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I've been very fortunate in the past two months to get a chance to evaluate several machines I've always wanted to examine and use.
Two of those are machines are classified as lever machines: last month you saw my take on the La Pavoni Professional lever machine; this time around, it's a detailed look at the Elektra Micro Casa a Leva lever spring piston espresso machine.
"Stunning" is a word I've used a fair amount around this website, describing the looks of many of these beautiful, functional machines. But even the word stunning doesn't quite do justice to the Micro Casa a Leva.
It's no secret that I'm a big fan of Elektra's styling for their machines. I like the look of the new-style Nivola a lot, and I consider the Elektra Belle Epoque to be the most beautiful commercial espresso machine you can buy today.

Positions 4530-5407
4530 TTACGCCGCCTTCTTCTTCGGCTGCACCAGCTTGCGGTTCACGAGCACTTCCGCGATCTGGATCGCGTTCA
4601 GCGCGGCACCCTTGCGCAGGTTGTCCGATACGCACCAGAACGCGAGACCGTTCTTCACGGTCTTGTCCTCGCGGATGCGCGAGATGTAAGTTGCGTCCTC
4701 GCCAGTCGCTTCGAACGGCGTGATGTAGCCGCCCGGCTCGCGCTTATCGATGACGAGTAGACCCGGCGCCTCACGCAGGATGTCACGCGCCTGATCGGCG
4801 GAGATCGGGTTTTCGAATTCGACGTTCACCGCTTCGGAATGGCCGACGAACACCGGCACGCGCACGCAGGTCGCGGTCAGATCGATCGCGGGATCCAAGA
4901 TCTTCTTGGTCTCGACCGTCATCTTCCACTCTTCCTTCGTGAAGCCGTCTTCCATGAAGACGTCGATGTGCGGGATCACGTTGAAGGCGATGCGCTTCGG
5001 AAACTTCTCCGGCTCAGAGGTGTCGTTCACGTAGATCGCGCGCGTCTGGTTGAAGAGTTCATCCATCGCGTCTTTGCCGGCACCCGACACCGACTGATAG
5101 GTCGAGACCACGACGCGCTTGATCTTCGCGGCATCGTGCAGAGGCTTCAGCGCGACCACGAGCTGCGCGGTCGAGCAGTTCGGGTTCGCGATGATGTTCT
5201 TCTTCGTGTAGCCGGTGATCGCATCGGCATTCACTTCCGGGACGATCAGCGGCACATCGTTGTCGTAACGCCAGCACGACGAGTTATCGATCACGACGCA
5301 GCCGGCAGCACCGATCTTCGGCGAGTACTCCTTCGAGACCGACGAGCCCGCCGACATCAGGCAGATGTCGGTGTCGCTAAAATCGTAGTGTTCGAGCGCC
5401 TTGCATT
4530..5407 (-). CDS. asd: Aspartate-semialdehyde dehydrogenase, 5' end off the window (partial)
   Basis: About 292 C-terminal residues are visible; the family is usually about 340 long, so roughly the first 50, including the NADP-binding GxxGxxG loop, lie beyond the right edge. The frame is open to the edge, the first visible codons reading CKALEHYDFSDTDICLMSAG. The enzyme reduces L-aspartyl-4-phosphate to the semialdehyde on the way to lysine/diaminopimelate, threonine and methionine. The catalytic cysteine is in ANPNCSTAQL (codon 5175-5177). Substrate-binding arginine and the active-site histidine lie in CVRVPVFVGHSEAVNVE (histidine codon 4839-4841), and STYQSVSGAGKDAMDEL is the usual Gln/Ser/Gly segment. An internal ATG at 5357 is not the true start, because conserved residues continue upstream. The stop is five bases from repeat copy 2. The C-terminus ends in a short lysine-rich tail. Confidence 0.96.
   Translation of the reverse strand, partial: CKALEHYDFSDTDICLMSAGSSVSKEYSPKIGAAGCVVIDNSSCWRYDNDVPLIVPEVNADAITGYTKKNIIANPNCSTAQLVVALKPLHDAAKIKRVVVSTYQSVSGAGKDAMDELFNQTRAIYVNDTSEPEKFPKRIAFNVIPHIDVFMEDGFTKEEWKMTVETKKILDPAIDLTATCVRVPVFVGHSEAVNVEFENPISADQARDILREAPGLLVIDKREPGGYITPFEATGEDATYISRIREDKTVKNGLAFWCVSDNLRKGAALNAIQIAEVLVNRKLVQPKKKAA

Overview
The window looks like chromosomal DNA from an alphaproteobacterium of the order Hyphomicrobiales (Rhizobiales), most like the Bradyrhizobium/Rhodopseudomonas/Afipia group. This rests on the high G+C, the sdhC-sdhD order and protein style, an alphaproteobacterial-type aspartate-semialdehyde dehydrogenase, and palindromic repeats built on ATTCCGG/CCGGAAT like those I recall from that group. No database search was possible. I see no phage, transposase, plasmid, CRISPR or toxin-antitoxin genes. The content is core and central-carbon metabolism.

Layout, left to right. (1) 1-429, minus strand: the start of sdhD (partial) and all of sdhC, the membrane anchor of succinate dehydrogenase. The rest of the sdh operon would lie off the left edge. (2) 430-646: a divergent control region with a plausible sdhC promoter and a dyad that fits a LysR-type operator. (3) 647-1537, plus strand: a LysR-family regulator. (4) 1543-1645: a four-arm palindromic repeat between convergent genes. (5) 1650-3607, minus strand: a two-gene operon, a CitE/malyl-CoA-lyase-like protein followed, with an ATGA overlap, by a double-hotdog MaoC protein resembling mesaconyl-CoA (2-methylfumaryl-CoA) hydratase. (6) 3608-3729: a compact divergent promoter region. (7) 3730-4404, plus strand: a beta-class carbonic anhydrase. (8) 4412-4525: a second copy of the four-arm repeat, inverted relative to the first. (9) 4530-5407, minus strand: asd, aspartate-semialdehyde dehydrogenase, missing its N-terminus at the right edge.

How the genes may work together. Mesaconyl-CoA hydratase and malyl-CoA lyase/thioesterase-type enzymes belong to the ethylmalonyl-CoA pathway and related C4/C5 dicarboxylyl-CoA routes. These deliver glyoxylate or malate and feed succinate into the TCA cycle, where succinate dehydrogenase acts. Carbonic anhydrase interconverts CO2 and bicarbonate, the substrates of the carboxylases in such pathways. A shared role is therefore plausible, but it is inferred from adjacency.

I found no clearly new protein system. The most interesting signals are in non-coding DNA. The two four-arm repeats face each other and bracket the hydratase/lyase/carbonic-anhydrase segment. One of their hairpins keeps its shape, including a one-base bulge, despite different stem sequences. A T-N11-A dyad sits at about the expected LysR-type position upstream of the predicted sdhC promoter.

In fact I think we, the espresso cognoscenti, are very much blessed with the good fortune of having exquisite and beautiful machines that also can produce beautiful and exquisite espresso... not just from Elektra, but from a wide range of machine makers. Italians do have a flair for making the functional thing beautiful, and the Micro Casa is a good indicator of this.
There's also one other factor that comes into play with this machine. As stated, it's a spring piston lever machine. This, I believe, plays a crucial role in the quality of the espresso this machine can produce, and as you will see from the rest of this document, the espresso can possibly rival full commercial espresso machines because of that solitary element.
Our test unit is the polished brass and chrome unit complete with the optional storage box and second dome with the Mulino glass ornament (as well as the "stock" dome with brass eagle), in the 110V version.
Our Detailed Review engine awaits, so as the Judge says, "Let's git it on..."